Where are the ethics in healthcare?
Recently, the NY Times reported that the U.S. Department of justice is suing United for their overcharging Medicare for their services related to Medicare Advantage plans, which offer Medicare recipients a replacement for Medicare. The plans offer a smaller network and supposedly more benefits until you decide to leave your state and find out that Medicare was a better value with a better network. Medicare Advantage plans are money makers for insurers such as United, and United exploited a loophole that is now being reported as fraud to improve their balance sheet at the patients’ expense. This was probably great for investors of United Healthcare, but lousy for the rest of us. Medicare, as offered by the government is by far the better value, with low deductibles and co-payments, and a 50 state network of doctors and hospitals. The plan is a cooperative between government and the private insurers who administrate the plan.
All roads lead to the inevitable idea of Medicare for all, which simplifies the system. Since Medicare is large, they have more negotiating clout with large monolithic hospital systems and the providers who are under their umbrella, which can reduce the overall cost of healthcare in our country.
Call your senator and congressman and demand they consider a true national healthcare plan, which will simplify costs, lower healthcare costs for all of us and offer cradle to grave coverage. True, it may eliminate the three employees your doctor has employed who are calling on denied claims, pre-certifications and the multiple drug formularies they need to employ before they call in your prescription. Doesn’t our healthcare system need to get back to the basics of taking care of all of us, and doing it well?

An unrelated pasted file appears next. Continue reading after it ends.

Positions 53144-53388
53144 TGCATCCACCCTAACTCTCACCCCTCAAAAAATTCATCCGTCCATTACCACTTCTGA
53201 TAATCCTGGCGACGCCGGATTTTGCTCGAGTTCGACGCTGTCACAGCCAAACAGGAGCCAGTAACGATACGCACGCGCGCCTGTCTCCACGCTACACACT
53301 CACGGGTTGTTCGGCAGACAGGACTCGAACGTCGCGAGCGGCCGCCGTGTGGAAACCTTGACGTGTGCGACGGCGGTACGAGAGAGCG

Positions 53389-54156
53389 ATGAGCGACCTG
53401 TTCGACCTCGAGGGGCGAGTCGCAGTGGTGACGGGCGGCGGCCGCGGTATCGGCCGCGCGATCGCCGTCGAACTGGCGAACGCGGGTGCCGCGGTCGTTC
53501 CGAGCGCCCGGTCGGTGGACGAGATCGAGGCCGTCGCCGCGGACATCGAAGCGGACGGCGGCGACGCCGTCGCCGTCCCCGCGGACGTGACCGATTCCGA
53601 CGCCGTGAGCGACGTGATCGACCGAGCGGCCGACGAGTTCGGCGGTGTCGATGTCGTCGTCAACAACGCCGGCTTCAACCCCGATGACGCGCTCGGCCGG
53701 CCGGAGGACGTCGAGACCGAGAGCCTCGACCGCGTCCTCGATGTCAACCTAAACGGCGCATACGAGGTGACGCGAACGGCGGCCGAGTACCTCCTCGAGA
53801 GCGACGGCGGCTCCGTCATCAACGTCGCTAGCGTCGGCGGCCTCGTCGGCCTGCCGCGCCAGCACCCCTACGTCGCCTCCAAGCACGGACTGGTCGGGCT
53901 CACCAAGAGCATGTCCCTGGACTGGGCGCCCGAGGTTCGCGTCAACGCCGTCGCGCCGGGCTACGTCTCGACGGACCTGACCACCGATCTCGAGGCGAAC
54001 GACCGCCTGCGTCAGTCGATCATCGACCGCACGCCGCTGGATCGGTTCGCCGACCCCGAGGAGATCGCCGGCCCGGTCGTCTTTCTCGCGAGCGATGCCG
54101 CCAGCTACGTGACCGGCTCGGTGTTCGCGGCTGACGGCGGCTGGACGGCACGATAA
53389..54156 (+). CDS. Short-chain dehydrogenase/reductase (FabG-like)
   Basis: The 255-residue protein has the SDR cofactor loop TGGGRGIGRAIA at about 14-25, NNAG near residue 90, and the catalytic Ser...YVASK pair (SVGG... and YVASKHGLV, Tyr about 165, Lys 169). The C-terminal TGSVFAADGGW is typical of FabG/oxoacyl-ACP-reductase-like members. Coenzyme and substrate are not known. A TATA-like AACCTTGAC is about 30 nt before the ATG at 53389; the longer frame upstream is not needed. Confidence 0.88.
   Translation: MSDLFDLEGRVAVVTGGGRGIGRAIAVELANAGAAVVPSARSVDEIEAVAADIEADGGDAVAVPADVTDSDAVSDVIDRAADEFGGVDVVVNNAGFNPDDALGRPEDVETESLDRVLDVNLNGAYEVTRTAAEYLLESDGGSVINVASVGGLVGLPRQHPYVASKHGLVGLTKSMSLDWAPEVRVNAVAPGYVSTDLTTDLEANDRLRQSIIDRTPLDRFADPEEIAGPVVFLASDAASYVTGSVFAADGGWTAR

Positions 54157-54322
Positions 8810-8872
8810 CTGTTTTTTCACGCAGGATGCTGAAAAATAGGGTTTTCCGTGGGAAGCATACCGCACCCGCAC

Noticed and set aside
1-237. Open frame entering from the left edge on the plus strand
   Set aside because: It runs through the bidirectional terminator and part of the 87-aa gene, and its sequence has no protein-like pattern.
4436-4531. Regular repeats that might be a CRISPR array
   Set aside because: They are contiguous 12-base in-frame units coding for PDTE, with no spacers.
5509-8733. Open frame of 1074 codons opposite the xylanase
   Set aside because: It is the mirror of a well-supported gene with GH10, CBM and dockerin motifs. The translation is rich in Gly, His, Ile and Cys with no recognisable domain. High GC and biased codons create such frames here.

What do you think? There is a huge problem of ethics in the USA, from banking (Wells Fargo) to United Health Group. Politicians from both parties are taking money from the healthcare corporations which is the real reason we still have private insurers who can no longer control the healthcare cost monster they unleashed over the years. They could care less about us, as we saw with the current attempts at Trump Care.
Sign Bernie Sanders Petition for Medicare for all. If it is choice you want, smaller networks and higher costs and deductibles are the recipe for less choice, not more. The latest offerings from the Trump presidency is not a solution; since it is basically what we have now, with fewer rules and protections. Tell Washington you want single-payer Medicare for all.
The ethics problem with United Health Group will be aired in the press and will make great political theater. Wouldn’t it be refreshing is our government did something for us that would simplify insurance, lower the cost and help us stay healthy, while truly reducing the financial risk that can wipe out a lifetime of investing and saving?